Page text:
This pig can not just vanish. While my other pigs could easily break out of this barn, Rosie is a delicate wildflower incapable of such normal pig behavior.

I looked under hay that had been left on the floor. No Rosie.

I turned, and there she was, a Sleeping Beauty like no other. She had ventured to another part of the barn, an area that had recently been filled with hay, but last weekend we created a semi loft to get more hay off the pallets, and better moving room for woman and animal.

It was the sweetest image-I took these photos. She did not even wake up, she slept through my three minutes of bewilderment. I sat with her for a spell, she hardly let out a grumpf.

Oh! Rosie!

Wednesday, August 29, 2018

White Dog the book...continues

I am making progress on the book about White Dog. I think one thing that I am recognizing is how much I have learned since my first book in 2010. One of the best things I did on one of my first set written books was to invest in the services of a really respected and experienced freelance editor who helped me shape the story, and focus the voice of the story–that one became became "Donkey Dream", and although I added the pie recipes and back end story later on my own, years later, the main story was very tight and good. I still feel that way.

"White Dog" is meant to happen and my plan is to finish the writing and art by year's end, then work at editing and shaping it thoroughly, and then have a fundraiser in spring. The other thing I'm realizing as I work on the book, I'm not thinking about the darn money that has to be raised. I am just writing and absorbed with the story. This is a maturation on my part, and also, I think, a sign this book just comes from a very special place. It matters not about money right now, what matters are the words and thoughts coming from White Dog through me. In some ways, I guess it is a co-memoir, but everything comes from his voice.

I aim to do him justice.

Monday, August 27, 2018

Evolving days of Apifera...the dream expands

For years, I tried to get elder residences to come to the farm, back when we were in Oregon. I even talked to some elder consultants, and both of them told me due to laws and insurance issues in Oregon, it would be hard to make it work. This coupled with the fact we were very remote, much more so than we are in Maine.

Like any dream, one looks back and realizes that it wasn't so much doors closing, it was just the dream had to be held onto, percolating, until the right set of circumstances aligned.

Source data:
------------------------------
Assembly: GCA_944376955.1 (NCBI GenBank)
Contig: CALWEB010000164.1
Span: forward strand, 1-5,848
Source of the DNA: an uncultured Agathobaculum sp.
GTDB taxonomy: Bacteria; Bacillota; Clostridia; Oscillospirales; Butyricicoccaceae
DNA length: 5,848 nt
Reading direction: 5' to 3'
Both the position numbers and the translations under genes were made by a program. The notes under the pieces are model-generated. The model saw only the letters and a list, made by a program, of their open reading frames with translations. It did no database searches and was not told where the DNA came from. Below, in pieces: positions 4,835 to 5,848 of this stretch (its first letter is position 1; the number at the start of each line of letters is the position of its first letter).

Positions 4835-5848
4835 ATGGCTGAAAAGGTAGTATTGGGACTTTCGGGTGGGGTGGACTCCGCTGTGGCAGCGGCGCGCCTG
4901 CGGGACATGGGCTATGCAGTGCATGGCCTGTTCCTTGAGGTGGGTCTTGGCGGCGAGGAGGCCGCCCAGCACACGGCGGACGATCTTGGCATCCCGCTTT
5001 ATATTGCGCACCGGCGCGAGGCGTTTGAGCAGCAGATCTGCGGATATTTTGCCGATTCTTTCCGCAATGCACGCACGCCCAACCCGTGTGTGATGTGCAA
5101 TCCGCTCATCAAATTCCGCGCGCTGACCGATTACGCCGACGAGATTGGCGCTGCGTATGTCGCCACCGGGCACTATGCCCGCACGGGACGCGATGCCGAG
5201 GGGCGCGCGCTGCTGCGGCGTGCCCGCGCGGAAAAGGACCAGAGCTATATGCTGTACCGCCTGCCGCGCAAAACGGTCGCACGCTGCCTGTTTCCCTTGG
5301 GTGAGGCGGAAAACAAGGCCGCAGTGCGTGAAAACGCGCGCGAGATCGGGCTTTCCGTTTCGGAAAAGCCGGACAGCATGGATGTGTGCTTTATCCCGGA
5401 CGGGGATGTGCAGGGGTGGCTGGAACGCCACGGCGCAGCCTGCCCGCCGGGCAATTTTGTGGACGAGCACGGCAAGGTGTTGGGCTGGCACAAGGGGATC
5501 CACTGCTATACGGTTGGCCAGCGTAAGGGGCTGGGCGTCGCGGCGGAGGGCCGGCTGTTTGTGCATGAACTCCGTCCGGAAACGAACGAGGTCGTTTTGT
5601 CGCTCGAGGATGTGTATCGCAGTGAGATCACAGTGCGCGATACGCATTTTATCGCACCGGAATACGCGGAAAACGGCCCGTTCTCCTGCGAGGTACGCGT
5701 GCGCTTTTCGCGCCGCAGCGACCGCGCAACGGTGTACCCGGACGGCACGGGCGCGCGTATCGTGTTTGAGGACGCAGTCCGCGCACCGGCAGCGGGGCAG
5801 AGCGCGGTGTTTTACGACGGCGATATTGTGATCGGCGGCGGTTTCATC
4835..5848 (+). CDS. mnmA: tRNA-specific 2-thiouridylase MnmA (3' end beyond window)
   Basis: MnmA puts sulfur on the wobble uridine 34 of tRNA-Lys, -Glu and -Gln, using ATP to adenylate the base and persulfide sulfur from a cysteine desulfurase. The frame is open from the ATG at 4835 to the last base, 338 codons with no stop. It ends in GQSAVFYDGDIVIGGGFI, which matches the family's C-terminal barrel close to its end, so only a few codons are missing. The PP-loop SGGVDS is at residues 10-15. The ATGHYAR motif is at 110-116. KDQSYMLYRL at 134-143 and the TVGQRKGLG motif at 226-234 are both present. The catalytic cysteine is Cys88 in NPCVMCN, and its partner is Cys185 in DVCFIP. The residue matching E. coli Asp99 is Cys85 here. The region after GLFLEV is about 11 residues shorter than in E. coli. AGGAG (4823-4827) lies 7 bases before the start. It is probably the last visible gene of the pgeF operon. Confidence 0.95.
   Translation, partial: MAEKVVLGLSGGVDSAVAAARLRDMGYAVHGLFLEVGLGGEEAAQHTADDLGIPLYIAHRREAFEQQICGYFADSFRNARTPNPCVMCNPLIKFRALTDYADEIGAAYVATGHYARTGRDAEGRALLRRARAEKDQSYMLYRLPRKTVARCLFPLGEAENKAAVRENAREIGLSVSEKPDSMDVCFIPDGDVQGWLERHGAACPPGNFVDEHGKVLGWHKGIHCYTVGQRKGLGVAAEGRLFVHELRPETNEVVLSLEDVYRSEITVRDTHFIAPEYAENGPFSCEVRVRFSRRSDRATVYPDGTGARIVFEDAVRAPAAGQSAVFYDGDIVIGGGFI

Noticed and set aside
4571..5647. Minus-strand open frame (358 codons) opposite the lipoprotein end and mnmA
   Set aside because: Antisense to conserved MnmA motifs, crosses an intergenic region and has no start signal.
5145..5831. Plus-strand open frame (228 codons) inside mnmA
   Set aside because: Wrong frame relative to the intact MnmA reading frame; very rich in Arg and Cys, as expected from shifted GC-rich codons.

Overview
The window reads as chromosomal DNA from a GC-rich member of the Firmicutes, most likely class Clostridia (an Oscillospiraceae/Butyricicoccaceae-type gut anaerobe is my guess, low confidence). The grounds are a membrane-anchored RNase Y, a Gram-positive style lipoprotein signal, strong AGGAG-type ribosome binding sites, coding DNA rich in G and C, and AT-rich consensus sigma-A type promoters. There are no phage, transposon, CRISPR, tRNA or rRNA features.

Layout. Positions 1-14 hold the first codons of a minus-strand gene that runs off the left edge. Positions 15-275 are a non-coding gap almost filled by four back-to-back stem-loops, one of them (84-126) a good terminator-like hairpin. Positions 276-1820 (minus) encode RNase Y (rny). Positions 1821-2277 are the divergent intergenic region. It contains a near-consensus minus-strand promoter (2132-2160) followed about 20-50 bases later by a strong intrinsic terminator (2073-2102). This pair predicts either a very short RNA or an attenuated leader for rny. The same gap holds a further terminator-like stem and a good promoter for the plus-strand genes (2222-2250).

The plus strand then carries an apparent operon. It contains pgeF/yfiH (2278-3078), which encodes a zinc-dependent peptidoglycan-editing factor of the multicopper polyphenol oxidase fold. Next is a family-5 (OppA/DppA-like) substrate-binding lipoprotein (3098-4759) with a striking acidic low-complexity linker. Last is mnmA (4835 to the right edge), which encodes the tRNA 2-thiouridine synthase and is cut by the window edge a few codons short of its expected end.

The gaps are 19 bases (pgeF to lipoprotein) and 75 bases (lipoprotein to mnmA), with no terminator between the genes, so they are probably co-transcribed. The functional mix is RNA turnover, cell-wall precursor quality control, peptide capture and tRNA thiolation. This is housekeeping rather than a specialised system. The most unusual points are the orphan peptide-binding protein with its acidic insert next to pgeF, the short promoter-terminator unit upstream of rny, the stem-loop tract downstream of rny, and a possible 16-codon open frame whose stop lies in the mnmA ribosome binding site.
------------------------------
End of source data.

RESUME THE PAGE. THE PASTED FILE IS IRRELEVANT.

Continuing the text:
And we have aligned, I believe. We have had lift off.

Friday we had our first official elder residents farm visit. I guess I need a catchier name for that. It was so, so, fun. It meant so much to me, and I know how much they all loved it. I had been trying to get this to happen with the folks I visit frequently in Wiscasset, but due to staffing and driver issues, it took awhile to make it come true. This was a test run, and like anything, one learns a lot after a 'first'. I was really pleased with how everyone, staff and residents, were willing and able to go with the flow. I had put the two benches [donated by Apifera Angels] on the outside of the orchard where the animals would be. I wasn't sure who was coming, so decided we would play it by ear to see if some people wanted to be on the inside with the animals, or on the outside just enjoying the animals from five feet away.

It just all worked. Ollie came out at one point-and visited. I knew he would be great and think I might have to take him in for visits now. I kind of always had that in the back of my head. They got to meet some of the animals they've been hearing about, or seeing in pictures, when Opie and I write letters.

And of course, the llama love was spilling out of Birdie.

One of the residents came from a nearby place, and I knew she was a real animal lover. She had met Opie in the past year, and got right down on the floor with him to commune. She arrived eager to be with all the creatures. I am really going to make an effort to go visit her with animals, she needs and wants them in her life. I know I will be the same way.

I also supplied some hats for everyone, and I love that in these photos, they all have on hats that once belonged to my father. In my heart, I said hello to him, and felt him there, getting a chuckle out of that.